Nov 29, 2013 Simon Williams
Just like every other business out there, short term lenders need to make a profit to be able to stay in operation. Consider it this way - a toy company might import some dolls from a different nation that cost only £10 to make in total, but the store owner will sell them for £20 in order to make a significant profit.
That type of markup seems to be accepted by the public, so why aren't interest rates tacked onto loans by short term lenders treated the same? These actions are necessary for both kinds of companies in question to make money - that's how businesses take care of overhead costs, pay their employees and continue serving clients into the future.
Nonetheless, short term lenders get a bad rap, despite the fact that the interest rates are how the alternative finance businesses make a profit. They're even further at a disadvantage, because the fees aren't usually explained to consumers by the media, so some people have a bias against the sector before they get the facts. For instance, the interest figure is introduced as an annual percentage rate and tends to appear large, but people need to know that these loans are intended to be weeks long, meaning that the percentage is slashed significantly.
It's no surprise, then, that with such misinformation, government leaders in the United Kingdom have largely taken a hard stance against the entire sector, despite the fact that it was a large help during the global recession. In fact, national leaders decided to place a cap on the interest rates levied by short term lenders.
Government steps into business sector
According to The Wall Street Journal, U.K Chancellor of the Exchequer George Osborne recently announced that the government will be imposing a cap on the costs of taking out such loans across the nation.
The source said that the specifics of the cap have yet to be decided and will be chosen by the Financial Conduct Authority (FCA) in the future. Moreover, interest isn't the only thing that will be restricted - late fees on such alternative credit options will also be monitored. Consumers have to realize that the late expenses required for missing bills when in a financial bind won't get any smaller, though.
The Financial Times reported that the FCA will take over the regulation of the short term lending sector in April, so leaders in the industry should look out for the proposed caps to be announced in the spring.
That being said, this move comes after former Treasury Minister Mark Hoban made statements that caps on the industry were not necessary, though Osborne claimed that "the move was not a U-turn," the news source explained.
What are lenders saying?
It makes sense that short term lenders are not thrilled about this development. In fact, largely because of past statements made by Hoban and others, the cap has come as a surprise to many. This is also due to the fact that many companies are more than willing to help consumers in any way they can when they need to make ends meet with alternative finance options.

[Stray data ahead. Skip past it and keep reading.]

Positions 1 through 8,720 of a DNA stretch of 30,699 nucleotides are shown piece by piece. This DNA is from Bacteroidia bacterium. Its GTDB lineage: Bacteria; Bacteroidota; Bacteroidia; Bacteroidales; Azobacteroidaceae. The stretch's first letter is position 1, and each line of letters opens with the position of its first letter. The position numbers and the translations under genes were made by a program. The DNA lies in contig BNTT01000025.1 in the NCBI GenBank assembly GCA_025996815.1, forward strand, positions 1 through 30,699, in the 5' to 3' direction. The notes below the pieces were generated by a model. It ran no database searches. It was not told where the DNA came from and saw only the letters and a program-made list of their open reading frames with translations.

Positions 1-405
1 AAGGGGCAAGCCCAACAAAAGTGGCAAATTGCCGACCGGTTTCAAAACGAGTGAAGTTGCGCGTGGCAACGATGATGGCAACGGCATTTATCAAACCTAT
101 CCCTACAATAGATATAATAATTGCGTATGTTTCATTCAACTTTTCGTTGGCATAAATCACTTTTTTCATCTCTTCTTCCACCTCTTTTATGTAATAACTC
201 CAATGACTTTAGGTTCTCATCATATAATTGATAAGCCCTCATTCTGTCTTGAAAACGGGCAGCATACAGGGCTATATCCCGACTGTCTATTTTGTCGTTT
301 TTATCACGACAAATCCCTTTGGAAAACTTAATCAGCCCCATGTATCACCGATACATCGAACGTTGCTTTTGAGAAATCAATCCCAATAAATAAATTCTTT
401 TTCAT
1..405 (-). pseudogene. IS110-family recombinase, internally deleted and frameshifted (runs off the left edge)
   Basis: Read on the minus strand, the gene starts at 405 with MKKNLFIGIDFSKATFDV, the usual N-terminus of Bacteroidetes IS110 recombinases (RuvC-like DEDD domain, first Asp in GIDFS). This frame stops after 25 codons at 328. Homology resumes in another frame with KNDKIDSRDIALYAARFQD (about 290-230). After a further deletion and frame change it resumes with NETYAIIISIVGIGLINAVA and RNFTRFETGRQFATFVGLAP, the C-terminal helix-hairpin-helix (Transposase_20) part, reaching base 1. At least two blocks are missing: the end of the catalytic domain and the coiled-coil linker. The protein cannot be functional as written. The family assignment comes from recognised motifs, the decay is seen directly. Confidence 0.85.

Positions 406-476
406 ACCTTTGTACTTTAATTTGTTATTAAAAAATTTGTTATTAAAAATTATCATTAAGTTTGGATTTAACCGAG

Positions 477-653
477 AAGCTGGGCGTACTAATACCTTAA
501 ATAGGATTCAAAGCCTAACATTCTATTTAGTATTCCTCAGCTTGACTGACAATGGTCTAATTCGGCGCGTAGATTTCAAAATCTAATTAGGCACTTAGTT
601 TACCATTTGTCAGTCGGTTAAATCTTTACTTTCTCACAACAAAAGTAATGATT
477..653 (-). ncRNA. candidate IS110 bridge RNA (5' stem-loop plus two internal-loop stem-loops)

"We are surprised by the Government's announcement as we already have voluntary caps on the number of times a loan can be extended and on fees and interest for people in financial difficulty," noted Consumer Finance Association Chief Executive Russell Hamblin-Boone, as quoted by The Mirror.
Hamblin-Boone also explained that entities in the sector are looking forward to discussions with government leaders to find a happy medium for all involved.
But who benefits?
What people might not realize is that the short term lending industry is very large contributor to the success of the British economy. These businesses do a great service to consumers, allowing them to take out money fast when they need to make ends meet. They also employ a number of third-party companies, like debt collectors if needed, as well as banks and other parties that process transactions.
Moreover, think of their influence during the recession, something that hasn't waned much. For instance, consumers were able to use money from lenders to stay afloat financially when unexpected expenses arose. This then means that because of the influence of such companies, individuals were likely able to pay utilities companies, car companies, mechanics, student loan corporations, doctors and other entities, potentially keeping many in business.
One population that might actually benefit from this activity is government leaders. The WSJ pointed out that the move to cap the interest occurred ahead of a general election in 2015, so politicians can use their stance to claim they are putting citizens' cost of living at the forefront of their campaigns. However, what they aren't saying is that these restrictive actions could put some lenders out of business, which is only bad for consumers.